BGP local-as no-prepend

BGP local-as no-prepend

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So it is amazing how something will finally just click. I have done several different labs working with the local-as, no-prepend, replace-as, dual-as and the no-prepend was something I just was not understanding.

The purpose of these strings is to allow for conversion of a BGP AS number with clients where you can modify or hide the changes being made. This allows for a phased approach when there are a lot of clients connected.

The first portion “local-as” is pretty simple. It just adds the AS number after the local-as command in the BGP messages making eBGP neighbors think it is in a different AS then what is configured under “router bgp (AS)“.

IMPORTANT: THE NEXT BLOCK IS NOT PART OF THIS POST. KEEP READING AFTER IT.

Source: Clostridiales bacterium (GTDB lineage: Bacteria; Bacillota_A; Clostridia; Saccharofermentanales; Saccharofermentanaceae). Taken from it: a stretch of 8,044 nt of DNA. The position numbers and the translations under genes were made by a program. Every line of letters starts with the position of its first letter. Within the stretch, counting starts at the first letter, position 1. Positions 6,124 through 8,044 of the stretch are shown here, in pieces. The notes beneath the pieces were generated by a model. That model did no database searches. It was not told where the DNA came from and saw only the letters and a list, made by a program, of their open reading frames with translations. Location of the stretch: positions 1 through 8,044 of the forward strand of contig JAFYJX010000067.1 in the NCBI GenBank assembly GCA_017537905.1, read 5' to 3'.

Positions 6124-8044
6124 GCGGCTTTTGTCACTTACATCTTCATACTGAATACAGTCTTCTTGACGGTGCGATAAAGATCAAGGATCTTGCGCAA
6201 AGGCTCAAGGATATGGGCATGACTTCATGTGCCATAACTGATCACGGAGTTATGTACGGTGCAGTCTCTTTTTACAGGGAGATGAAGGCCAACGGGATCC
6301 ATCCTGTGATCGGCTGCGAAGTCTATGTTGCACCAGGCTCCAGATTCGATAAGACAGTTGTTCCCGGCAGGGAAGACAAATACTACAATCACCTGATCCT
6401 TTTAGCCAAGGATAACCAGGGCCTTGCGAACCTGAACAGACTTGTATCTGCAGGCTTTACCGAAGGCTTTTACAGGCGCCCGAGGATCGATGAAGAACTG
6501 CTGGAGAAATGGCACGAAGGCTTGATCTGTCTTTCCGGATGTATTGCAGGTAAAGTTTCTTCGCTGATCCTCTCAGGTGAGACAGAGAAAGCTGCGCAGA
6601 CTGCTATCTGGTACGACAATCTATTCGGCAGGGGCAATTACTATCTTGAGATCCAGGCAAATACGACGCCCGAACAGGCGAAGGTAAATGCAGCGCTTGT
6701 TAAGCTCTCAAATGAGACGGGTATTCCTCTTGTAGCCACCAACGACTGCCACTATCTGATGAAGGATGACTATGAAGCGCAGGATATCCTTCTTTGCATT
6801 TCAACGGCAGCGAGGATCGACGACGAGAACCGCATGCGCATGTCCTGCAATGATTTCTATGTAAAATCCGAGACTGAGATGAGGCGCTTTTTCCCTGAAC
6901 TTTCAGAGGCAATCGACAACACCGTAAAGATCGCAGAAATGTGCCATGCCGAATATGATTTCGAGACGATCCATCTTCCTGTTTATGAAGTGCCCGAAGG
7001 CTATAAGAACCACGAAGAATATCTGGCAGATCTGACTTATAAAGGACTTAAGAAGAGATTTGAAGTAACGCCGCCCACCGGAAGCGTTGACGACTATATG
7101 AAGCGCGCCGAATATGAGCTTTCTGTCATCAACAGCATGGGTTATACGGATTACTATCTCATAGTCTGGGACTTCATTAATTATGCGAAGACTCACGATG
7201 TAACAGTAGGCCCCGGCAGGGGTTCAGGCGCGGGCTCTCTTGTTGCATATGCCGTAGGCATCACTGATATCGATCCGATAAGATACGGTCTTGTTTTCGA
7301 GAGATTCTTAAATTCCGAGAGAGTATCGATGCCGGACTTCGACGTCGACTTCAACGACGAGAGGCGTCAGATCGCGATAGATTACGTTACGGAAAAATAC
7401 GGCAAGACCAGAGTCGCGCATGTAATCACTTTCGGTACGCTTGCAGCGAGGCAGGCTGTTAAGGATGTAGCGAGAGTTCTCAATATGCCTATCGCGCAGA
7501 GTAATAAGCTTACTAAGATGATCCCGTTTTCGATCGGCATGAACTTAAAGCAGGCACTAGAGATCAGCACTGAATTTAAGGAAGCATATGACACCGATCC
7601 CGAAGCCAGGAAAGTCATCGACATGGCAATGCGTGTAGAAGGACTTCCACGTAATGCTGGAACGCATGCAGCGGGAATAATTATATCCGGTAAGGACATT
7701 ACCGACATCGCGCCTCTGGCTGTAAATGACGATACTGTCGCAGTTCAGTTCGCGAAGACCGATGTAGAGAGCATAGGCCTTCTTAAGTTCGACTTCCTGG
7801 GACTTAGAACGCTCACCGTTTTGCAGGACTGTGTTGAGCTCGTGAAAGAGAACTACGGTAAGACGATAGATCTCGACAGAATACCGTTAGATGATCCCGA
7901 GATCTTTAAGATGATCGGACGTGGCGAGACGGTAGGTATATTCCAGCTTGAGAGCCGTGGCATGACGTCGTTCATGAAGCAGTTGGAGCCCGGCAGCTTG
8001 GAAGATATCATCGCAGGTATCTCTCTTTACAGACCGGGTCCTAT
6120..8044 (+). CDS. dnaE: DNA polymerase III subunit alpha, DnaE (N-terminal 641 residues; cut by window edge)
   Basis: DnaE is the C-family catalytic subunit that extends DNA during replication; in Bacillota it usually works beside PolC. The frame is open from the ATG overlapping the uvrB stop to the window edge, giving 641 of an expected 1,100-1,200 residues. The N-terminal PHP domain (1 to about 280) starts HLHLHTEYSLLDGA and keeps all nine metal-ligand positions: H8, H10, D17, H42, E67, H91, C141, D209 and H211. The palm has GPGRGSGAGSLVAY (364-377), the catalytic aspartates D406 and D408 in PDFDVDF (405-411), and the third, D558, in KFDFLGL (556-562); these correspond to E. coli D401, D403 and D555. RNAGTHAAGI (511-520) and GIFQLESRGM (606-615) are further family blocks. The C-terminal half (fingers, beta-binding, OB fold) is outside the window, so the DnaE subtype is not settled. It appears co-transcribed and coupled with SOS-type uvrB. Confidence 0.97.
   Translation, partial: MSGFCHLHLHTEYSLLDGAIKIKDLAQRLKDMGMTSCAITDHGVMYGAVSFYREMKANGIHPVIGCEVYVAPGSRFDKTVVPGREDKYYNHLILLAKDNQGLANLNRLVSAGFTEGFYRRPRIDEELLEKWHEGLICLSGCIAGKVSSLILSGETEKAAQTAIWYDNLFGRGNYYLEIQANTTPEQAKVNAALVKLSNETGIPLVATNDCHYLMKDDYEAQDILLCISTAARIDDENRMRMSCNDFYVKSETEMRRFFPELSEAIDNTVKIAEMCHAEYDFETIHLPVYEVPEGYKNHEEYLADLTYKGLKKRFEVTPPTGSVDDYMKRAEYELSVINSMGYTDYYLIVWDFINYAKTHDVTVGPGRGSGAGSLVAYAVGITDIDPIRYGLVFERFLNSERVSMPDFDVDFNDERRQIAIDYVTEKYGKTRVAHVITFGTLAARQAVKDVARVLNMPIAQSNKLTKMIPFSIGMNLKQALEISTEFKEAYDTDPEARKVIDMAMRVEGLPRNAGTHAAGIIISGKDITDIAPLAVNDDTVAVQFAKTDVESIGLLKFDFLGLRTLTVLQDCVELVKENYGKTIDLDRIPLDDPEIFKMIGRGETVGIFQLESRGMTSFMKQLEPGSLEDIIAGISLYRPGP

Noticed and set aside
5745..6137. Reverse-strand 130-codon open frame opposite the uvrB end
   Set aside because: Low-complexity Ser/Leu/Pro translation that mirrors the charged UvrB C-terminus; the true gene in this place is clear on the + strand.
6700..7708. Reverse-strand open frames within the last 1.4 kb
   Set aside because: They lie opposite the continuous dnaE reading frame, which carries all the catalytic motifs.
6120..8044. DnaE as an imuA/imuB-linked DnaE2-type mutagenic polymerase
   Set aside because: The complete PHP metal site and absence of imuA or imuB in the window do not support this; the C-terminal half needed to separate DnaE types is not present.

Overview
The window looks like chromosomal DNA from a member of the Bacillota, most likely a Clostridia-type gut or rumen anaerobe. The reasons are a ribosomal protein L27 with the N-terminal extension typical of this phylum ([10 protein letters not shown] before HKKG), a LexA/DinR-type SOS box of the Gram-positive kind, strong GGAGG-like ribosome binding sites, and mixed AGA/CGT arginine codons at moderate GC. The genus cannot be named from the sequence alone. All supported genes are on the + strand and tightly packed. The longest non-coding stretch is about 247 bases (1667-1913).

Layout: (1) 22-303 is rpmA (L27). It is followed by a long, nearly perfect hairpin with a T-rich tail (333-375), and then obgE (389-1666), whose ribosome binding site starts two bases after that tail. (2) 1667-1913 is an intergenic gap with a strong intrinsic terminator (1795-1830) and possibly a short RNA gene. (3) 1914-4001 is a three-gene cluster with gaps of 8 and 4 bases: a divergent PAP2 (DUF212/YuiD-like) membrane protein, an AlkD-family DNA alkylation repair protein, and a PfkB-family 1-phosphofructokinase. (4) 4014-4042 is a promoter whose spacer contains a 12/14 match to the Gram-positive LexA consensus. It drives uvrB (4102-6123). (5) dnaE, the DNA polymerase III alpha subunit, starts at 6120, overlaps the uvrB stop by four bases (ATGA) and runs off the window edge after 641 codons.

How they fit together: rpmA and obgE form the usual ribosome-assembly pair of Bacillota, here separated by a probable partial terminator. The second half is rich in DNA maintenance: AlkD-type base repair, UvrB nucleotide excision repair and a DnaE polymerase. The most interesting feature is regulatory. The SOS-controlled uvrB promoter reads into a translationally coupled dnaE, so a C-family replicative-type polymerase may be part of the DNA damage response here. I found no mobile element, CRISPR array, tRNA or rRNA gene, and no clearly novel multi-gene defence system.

R1 can be running BGP AS # 65111 but tell R1’s eBGP neighbor that it is actually 100.

Assuming R1 to R2’s network was with R1 being .1 and R2 being .2., the configuration would look like this.


router bgp 65111

neighbor remote-as 200

neighbor local-as 100

Simple enough. R2 would just have the command “neighbor remote-as 100“.

From R2

From R1

With Just the local-as applied we can see in R2’s BGP table the path for is 100, 65111, i. R1’s BGP table the path for is 100, 200, i. R1 is prepending the AS100 number before advertising to R2. What I was not understanding before is that R1 is prepending “100” to the prefix advertised by R2. R2 is NOT doing this. It is because the local-as command is being utilized. Any prefixes being advertised by eBGP neighbors that have the local-as command applied will automatically have the local-as value added to R1’s BGP table UNLESS we add the “no-prepend” onto the local-as command on R1.

Change R1 to have this configuration:

router bgp 65111

neighbor local-as 100 no-prepend

Now R1 will have this

So in summary the “no-prepend” command is used to modify the default behavior of the router utilizing “local-as” to not add the AS number following the local-as command to BGP prefixes advertised by that neighbor.

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